The opportunity came in 2003 with a Government scheme for the funding of projects aimed at older employees in the public sector. The HR department of Kofoeds Skole drew up a project for the revival of careers and work satisfaction of employees exceeding the age of 55 on an voluntary basis. Keywords in the project description were:
- developing competencies;
- appropriate frames for the enhancement of motivation;
- improvement of skills;
- opportunities of choice;
- career options 10 years ahead for people in their 40s;
- career and retirement options 10 years ahead for people in their 50s;
- solutions based on mutual benefit rather than pure economic incentives.
To meet these ends, the project was centred around a special voluntary personal development review with older employees, aimed at answering the following questions: 'How can we employ your resources in the best way?' and 'How do you share your knowledge with others?' The results from these interviews were to be analysed for resources and energy, and the possibilities of employing these productively within the organisation. The rationale of the project was that everybody has energy, but this energy can be lost if nothing is done to keep it and use it. By participating, people would have a better working life for the good of themselves, their colleagues and the institution. It would be a matter of 'give and take', hence the project was entitled Life in working life — any time.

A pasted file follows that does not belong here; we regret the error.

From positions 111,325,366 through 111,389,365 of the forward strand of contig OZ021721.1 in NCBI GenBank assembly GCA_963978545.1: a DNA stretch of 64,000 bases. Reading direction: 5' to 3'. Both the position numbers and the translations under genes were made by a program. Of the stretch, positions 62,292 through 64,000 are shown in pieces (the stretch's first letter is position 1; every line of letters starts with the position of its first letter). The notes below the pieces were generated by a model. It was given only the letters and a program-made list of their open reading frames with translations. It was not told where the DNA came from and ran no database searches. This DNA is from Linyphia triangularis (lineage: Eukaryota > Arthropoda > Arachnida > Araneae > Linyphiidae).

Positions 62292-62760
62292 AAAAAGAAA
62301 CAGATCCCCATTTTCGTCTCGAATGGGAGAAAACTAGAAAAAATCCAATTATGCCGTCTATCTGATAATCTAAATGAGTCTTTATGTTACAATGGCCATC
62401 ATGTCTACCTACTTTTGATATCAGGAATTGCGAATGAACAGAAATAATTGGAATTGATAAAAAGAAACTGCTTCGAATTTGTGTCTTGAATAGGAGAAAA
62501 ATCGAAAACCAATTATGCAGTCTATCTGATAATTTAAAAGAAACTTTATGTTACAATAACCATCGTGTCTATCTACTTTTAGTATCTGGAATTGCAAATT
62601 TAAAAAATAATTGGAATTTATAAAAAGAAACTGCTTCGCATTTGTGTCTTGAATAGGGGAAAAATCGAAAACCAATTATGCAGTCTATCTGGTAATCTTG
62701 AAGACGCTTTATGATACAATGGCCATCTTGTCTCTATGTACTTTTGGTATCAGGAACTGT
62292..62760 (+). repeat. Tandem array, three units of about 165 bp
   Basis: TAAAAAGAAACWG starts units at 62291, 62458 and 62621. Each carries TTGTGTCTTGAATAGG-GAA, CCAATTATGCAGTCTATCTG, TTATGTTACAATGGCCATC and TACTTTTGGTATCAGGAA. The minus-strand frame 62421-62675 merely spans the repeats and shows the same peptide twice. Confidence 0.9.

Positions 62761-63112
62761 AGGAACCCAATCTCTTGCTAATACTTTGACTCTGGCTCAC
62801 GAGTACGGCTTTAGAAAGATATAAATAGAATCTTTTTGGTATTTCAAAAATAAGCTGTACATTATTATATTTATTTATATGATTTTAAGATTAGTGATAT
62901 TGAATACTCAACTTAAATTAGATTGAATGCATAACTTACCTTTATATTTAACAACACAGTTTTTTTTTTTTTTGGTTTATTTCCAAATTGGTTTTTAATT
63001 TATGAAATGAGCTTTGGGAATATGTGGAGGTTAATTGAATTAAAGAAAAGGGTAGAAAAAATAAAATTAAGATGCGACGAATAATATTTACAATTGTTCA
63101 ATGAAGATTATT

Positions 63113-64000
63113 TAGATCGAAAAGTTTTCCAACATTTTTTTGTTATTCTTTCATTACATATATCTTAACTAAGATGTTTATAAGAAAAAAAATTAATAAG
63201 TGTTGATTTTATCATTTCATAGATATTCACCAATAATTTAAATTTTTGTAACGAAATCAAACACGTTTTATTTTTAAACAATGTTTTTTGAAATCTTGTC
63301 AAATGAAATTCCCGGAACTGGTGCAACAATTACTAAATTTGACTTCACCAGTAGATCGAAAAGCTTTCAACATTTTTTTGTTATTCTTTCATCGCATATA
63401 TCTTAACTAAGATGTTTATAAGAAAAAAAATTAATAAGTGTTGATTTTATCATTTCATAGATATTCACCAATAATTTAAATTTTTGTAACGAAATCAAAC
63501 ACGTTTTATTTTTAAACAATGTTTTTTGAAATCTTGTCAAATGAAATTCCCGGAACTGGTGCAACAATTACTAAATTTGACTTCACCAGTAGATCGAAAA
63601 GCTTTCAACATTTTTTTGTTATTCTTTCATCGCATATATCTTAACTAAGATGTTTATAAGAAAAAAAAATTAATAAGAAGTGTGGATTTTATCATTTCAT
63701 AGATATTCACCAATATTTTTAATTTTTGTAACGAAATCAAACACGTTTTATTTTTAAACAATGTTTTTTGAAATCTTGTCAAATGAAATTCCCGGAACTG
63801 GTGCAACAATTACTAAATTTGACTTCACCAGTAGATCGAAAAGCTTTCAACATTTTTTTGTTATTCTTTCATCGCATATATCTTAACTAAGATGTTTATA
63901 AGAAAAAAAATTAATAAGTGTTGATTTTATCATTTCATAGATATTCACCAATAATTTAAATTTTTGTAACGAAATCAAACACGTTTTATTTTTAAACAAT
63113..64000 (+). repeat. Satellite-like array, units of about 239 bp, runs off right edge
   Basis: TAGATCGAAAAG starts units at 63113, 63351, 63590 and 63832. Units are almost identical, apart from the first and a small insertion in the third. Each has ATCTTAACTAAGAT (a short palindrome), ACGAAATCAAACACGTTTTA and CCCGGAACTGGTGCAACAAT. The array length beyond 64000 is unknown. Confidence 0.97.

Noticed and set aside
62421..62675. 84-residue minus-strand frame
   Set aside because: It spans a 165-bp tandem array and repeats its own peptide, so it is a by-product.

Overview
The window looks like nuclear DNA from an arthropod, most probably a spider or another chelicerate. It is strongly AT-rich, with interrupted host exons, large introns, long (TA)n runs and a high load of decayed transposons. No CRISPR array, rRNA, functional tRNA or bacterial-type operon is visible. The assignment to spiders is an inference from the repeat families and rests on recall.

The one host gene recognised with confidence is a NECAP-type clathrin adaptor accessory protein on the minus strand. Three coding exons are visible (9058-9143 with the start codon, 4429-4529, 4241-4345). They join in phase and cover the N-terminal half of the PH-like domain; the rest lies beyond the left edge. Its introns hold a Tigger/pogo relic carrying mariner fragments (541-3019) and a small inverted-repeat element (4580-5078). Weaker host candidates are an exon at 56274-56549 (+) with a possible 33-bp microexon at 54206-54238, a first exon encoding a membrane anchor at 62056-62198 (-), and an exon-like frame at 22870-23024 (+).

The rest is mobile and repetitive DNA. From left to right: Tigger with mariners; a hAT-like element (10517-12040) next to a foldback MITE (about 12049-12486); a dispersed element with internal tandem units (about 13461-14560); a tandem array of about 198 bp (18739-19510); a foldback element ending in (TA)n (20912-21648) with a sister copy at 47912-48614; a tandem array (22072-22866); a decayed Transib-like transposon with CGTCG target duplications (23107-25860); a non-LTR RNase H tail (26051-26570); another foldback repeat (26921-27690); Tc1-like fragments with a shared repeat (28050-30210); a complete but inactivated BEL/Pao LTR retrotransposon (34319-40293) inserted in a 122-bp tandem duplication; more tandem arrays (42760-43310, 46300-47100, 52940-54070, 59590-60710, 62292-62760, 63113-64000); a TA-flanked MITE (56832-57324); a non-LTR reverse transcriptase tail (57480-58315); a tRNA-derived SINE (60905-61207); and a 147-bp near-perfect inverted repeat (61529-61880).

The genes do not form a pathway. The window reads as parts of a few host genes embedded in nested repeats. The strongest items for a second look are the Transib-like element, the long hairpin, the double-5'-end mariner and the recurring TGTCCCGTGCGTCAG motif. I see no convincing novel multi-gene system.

After receiving a state grant to cover the costs of external assistance, evaluation and administration, the institution hired an independent personnel consultant to carry out the interviews with the employees. (This procedure was followed in order to avoid any confusion among staff with their usual performance appraisals.) Out of the 52 people, aged 50+, concerned, 43 actively participated in the project. Of these, 26 later reported great satisfaction with the initiative and evaluated the procedure highly.
The material from the interviews was processed and analysed, and the results disseminated to all staff members through meetings and discussions. Finally, a report was sent to management. This report was later incorporated into the future guidelines for good practice of personnel management.
Under the heading 'quality assurance', it is to be observed that no employee – in general and especially during the last 10 years of employment – should enter a state of habitual work practice. In this matter, it is crucial to observe that retirement influences performance, even several years ahead of the actual time of leaving. Furthermore, the guidelines point out that 'appreciative leadership' will contribute to the general purpose of the quality assurance scheme.
In conclusion, Kofoeds Skole's project Life in working life — any time has resulted in new procedures for personal development reviews, at the same time ensuring the satisfaction of employees and the proper use of their resources to the mutual benefit of the organisation and the employees themselves.